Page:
Lastly, the biggest downside, once you’re at that 1000 liter mark, there’s no way to replace your filter! Granted, the average weekend warrior will go through 1000 liters of filtered water pretty slowly, but once you’re there, you need to buy a new bottle. It’s not cost or waste efficient. But maybe by a thousand liters, they’ll have replacement ones.

Update: The folks over at Eartheasy have let me know that replacement filters are now available for $18.95! Wahoo!

All in all, I think it’s a pretty nifty product. I don’t quite have anything like it, and never thought of picking up anything like it. Now that I have it, I’m super excited about it. And as an additional bonus, for every LifeStraw product you purchase, you help deliver clean, drinkable water to kids in Africa. A product that is good and does good gets a million points in my book.

Buy through LifeStraw or Amazon for $34.95.

LifeStraw Go Review

#HellHikeAndRaft Day 1: Goat Pass, He Devil, Shelf Lake

I’ve been dreading the writeup of these #HellHikeAndRaft posts. It means it’s really over! And I don’t want it to be over. Without getting too sentimental, this was one of the most fun trips I’ve ever been on with some of the coolest people I’ve ever met. Thanks Tara, Russ, Scott, Val, Trevor, Shannon, Jes, Annie, Wendy, Adam, Jeff, and Becky & Parker at America’s Rafting Company!

Now for the nitty gritty… Monday morning, we woke up bright-eyed and bushy-tailed. Our guide, Marshall, picked us up from the Meadows Valley Motel in New Meadows and carted us off to Windy Saddle in the Seven Devils Wilderness. We met up with Rick, our other guide, and John and the horse team and into the wilderness we went.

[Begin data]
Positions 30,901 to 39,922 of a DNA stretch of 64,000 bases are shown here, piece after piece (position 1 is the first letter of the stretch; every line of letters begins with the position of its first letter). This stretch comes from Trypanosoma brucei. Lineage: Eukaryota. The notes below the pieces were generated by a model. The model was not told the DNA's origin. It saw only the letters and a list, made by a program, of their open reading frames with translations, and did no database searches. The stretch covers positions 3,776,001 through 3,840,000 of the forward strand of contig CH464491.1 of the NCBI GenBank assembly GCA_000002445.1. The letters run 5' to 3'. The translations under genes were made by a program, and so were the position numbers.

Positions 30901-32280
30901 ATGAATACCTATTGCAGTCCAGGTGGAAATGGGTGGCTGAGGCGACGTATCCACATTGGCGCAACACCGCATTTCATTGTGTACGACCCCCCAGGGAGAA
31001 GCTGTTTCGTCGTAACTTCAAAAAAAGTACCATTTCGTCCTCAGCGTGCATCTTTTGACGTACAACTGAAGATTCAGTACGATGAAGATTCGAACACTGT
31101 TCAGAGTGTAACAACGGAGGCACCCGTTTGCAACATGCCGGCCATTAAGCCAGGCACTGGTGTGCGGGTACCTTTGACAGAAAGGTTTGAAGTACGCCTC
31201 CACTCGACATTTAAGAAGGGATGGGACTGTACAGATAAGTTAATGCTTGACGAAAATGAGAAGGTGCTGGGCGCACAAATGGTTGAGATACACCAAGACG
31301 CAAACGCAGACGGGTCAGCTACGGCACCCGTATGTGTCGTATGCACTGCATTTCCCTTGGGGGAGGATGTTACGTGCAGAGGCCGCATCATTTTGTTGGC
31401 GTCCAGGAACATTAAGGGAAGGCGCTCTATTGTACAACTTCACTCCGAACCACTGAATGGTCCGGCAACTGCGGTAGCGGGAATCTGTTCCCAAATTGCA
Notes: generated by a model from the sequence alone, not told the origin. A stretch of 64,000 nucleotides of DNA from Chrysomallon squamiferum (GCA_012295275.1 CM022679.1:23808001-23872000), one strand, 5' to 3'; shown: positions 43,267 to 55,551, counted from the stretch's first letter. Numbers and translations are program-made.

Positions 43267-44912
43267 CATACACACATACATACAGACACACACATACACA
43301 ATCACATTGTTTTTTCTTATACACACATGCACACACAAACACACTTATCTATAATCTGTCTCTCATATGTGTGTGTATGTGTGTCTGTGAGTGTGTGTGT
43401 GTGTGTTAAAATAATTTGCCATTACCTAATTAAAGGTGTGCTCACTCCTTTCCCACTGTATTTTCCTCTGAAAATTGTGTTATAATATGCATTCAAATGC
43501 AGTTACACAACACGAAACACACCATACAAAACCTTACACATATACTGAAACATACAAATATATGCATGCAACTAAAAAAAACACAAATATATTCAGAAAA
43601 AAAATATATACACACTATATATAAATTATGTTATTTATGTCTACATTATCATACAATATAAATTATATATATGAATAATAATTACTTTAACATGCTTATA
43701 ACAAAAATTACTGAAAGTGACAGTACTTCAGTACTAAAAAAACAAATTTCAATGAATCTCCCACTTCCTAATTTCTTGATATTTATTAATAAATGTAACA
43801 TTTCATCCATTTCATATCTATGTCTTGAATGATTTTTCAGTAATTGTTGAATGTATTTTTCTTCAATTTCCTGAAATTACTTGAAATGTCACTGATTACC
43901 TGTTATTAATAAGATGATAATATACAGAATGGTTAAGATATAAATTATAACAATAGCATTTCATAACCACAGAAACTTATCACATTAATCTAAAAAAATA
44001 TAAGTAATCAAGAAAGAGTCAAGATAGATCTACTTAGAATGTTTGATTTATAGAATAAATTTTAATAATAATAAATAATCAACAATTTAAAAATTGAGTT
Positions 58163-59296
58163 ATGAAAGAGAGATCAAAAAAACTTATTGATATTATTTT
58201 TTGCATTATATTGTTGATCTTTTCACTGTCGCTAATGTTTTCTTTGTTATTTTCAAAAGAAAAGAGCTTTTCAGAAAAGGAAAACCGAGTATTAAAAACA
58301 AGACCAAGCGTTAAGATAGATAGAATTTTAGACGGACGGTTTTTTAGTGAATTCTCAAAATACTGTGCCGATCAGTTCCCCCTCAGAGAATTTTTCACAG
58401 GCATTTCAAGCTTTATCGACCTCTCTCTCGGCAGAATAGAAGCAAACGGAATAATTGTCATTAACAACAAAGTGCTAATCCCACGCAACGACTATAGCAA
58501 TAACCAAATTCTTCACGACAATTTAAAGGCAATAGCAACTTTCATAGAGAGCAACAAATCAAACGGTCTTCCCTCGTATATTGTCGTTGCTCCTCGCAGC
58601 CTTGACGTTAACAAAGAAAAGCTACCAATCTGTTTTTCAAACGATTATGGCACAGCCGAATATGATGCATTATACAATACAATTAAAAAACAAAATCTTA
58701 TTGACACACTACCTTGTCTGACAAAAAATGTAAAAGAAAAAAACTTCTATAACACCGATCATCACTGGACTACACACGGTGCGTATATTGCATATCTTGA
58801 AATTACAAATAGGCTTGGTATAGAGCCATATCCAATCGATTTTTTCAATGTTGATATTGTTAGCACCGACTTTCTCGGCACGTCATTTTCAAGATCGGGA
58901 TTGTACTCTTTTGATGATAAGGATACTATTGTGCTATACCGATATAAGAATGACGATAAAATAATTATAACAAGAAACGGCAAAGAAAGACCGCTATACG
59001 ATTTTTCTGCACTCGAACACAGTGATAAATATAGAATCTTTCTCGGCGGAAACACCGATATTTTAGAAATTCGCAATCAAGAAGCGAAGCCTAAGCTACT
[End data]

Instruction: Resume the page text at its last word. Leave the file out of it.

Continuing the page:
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We quickly began ascending up the Goat Pass trail until we hit the ridge. We were rewarded with views of the Tower of BabelĀ and MirrorĀ Lake. We paused and snapped some photos. From there, we traversed across and began our descent to our lunch destination. The trail was steep and slippery with a bit of scree skiing at certain points. Sheep Lake was the reward, and we stopped to refuel.

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Post-lunch, we hiked around Sheep Lake, marveling at its cool, clear waters until we reached the junction to head up to He Devil or head to camp. Tara, Jes, Annie, Russ, Rick, and I decided to tackle He Devil; the rest decided to mosey off to camp.

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Our adventurous group began the ascent up, but quickly realized that there was no real trail. Up and up, we went, but as we reached the ridge to reach the summit, we decided to stop. It was late in the day, clouds were rolling in. All signs pointed to safety rather than summiting, and we began our descent and headed to camp.

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Shelf Lake was our home for the night! Coming into camp was like arriving at an oasis! A kitchen was set up, a fire was burning, the lake was pristine and clear. I set up camp and started to drink wine. Little did I know, guacamole, chips, and salsa awaited, and there were fajitas to be had.

I slept very well that night.

Total mileage for the day was 4.39 miles with about 1,657′ of elevation gain. This does not include He Devil.

Stay tuned for the other five days, and don’t forget to check out everyone else’s content!